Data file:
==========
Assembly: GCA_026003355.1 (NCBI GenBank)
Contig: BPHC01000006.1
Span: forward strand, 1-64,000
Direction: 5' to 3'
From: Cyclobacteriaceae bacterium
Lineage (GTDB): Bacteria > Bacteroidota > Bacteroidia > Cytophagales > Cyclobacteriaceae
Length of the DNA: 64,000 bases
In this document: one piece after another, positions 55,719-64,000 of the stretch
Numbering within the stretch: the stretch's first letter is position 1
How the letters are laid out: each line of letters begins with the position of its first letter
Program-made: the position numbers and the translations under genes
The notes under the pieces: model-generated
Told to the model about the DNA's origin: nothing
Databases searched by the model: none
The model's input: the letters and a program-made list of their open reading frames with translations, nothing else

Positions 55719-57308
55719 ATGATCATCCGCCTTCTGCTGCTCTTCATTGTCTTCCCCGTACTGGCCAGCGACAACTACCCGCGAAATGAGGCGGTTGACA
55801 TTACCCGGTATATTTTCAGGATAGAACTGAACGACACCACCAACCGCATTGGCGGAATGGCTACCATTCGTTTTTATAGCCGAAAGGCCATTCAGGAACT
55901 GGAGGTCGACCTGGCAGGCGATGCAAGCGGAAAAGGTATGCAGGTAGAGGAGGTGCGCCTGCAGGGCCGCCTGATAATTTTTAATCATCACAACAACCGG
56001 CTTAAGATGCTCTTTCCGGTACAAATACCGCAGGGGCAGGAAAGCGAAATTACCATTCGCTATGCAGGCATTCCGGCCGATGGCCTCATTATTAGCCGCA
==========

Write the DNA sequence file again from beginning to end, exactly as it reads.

Assembly: GCA_026003355.1 (NCBI GenBank)
Contig: BPHC01000006.1
Span: forward strand, 1-64,000
Direction: 5' to 3'
From: Cyclobacteriaceae bacterium
Lineage (GTDB): Bacteria > Bacteroidota > Bacteroidia > Cytophagales > Cyclobacteriaceae
Length of the DNA: 64,000 bases
In this document: one piece after another, positions 55,719-64,000 of the stretch
Numbering within the stretch: the stretch's first letter is position 1
How the letters are laid out: each line of letters begins with the position of its first letter
Program-made: the position numbers and the translations under genes
The notes under the pieces: model-generated
Told to the model about the DNA's origin: nothing
Databases searched by the model: none
The model's input: the letters and a program-made list of their open reading frames with translations, nothing else

Positions 55719-57308
55719 ATGATCATCCGCCTTCTGCTGCTCTTCATTGTCTTCCCCGTACTGGCCAGCGACAACTACCCGCGAAATGAGGCGGTTGACA
55801 TTACCCGGTATATTTTCAGGATAGAACTGAACGACACCACCAACCGCATTGGCGGAATGGCTACCATTCGTTTTTATAGCCGAAAGGCCATTCAGGAACT
55901 GGAGGTCGACCTGGCAGGCGATGCAAGCGGAAAAGGTATGCAGGTAGAGGAGGTGCGCCTGCAGGGCCGCCTGATAATTTTTAATCATCACAACAACCGG
56001 CTTAAGATGCTCTTTCCGGTACAAATACCGCAGGGGCAGGAAAGCGAAATTACCATTCGCTATGCAGGCATTCCGGCCGATGGCCTCATTATTAGCCGCA